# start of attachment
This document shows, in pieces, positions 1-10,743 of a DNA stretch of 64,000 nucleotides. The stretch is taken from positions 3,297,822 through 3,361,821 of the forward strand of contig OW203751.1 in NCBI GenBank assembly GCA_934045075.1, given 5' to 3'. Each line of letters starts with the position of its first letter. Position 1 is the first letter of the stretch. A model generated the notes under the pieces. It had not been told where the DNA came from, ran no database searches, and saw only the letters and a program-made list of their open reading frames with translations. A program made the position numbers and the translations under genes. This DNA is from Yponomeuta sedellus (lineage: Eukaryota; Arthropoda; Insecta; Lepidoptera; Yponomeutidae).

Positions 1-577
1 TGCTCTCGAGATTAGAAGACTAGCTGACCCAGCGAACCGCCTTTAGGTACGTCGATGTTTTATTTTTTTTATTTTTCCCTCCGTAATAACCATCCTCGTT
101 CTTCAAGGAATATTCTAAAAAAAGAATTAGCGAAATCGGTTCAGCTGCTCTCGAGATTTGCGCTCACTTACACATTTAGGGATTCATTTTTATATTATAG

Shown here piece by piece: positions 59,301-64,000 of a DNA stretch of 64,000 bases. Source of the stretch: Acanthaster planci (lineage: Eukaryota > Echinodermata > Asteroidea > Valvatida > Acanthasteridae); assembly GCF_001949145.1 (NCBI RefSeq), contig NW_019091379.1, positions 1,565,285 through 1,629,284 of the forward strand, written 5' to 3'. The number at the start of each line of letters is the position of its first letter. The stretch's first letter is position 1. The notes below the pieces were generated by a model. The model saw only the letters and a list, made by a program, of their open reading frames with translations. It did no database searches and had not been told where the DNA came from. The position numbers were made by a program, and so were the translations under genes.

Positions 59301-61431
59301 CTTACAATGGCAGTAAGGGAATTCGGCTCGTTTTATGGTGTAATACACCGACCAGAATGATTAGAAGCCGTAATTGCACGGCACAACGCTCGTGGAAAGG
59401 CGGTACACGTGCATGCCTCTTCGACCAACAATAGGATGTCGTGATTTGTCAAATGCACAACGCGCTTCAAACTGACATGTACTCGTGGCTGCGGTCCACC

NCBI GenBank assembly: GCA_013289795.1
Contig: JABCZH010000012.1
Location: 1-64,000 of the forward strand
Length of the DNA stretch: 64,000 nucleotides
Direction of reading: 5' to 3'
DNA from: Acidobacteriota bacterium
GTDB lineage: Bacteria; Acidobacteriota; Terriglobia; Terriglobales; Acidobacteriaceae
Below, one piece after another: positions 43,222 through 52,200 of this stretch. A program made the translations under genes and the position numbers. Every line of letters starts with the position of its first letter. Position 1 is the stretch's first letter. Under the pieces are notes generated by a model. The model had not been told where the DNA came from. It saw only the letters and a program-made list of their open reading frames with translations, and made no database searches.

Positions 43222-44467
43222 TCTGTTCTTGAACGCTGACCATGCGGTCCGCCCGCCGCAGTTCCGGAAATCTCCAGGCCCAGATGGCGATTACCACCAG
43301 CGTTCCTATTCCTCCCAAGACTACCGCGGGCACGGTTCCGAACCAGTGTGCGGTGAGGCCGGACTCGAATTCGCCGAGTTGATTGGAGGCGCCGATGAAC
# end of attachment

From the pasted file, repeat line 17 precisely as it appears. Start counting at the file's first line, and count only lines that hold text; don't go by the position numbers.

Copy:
Positions 43222-44467